So what does this have to do with an HR blog? Well, it doesn’t HAVE to have anything to do with an HR blog because I’m an independent, almost 30 year old, awesome business person that can write whatever she wants! BUT I’ll give you what you came here for: What are you doing to help your folks plan to reach their goals? I see a lot of stuff about goal setting, metrics, performance appraisals, etc. and not enough substance about how your employee is going to get there. Just because your employee knows what their goal is doesn’t mean they know how to get there. How about we make sure they know what it’s going to take to get there. How about making sure that the meeting about goals and appraisals is more than a meeting to check off our yearly task list. What if we used that meeting to make a plan to reach the goal, a plan to satisfy the metrics? I think we also need to make sure everyone is being realistic, without crushing anyone’s ambition. That can be a fine line, but I think it’s important.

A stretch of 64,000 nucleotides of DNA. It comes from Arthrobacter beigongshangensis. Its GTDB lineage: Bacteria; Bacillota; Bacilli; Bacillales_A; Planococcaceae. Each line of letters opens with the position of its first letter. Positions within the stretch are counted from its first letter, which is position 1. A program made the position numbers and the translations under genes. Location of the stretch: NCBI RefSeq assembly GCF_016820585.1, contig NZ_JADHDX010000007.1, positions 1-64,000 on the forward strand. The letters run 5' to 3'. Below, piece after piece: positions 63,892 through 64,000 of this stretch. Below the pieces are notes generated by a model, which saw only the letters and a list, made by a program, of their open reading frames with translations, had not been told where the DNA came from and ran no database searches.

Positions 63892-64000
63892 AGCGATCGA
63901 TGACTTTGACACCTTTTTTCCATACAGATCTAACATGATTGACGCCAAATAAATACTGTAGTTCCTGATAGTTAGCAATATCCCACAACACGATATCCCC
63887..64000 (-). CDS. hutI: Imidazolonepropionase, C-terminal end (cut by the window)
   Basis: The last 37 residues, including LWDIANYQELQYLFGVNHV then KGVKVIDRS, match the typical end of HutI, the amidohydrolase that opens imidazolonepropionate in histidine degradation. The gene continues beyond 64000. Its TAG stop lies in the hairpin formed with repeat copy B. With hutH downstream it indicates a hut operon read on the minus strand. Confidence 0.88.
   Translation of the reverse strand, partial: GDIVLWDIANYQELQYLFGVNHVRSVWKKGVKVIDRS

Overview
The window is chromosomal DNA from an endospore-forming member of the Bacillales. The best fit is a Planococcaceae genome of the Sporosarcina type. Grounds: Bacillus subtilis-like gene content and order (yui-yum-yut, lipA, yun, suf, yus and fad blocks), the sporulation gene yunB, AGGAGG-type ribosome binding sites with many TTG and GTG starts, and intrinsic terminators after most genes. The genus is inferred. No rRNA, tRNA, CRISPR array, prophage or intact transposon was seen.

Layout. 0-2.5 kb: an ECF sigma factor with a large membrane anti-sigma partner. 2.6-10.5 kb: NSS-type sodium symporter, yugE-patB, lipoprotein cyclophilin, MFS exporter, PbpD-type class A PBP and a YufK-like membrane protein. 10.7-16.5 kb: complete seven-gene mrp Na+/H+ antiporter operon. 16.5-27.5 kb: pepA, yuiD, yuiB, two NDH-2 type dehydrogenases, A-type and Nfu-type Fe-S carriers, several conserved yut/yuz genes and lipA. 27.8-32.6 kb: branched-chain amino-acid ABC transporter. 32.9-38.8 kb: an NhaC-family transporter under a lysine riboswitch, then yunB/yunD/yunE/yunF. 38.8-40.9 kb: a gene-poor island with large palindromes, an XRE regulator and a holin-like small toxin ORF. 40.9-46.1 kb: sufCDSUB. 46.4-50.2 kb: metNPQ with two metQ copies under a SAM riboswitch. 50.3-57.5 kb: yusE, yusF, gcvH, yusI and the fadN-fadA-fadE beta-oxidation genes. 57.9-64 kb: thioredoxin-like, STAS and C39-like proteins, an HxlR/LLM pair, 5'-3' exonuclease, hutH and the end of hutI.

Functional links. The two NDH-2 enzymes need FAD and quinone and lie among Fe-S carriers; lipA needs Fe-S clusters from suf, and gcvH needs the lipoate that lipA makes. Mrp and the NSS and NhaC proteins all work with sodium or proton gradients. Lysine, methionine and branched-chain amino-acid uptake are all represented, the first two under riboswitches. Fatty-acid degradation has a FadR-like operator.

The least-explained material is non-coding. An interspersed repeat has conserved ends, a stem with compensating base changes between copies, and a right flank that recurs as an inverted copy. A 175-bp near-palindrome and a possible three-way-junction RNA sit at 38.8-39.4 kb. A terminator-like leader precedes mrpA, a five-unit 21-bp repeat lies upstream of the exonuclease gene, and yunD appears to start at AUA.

betty boop
And I’ll leave you with a picture of the betty boop pjs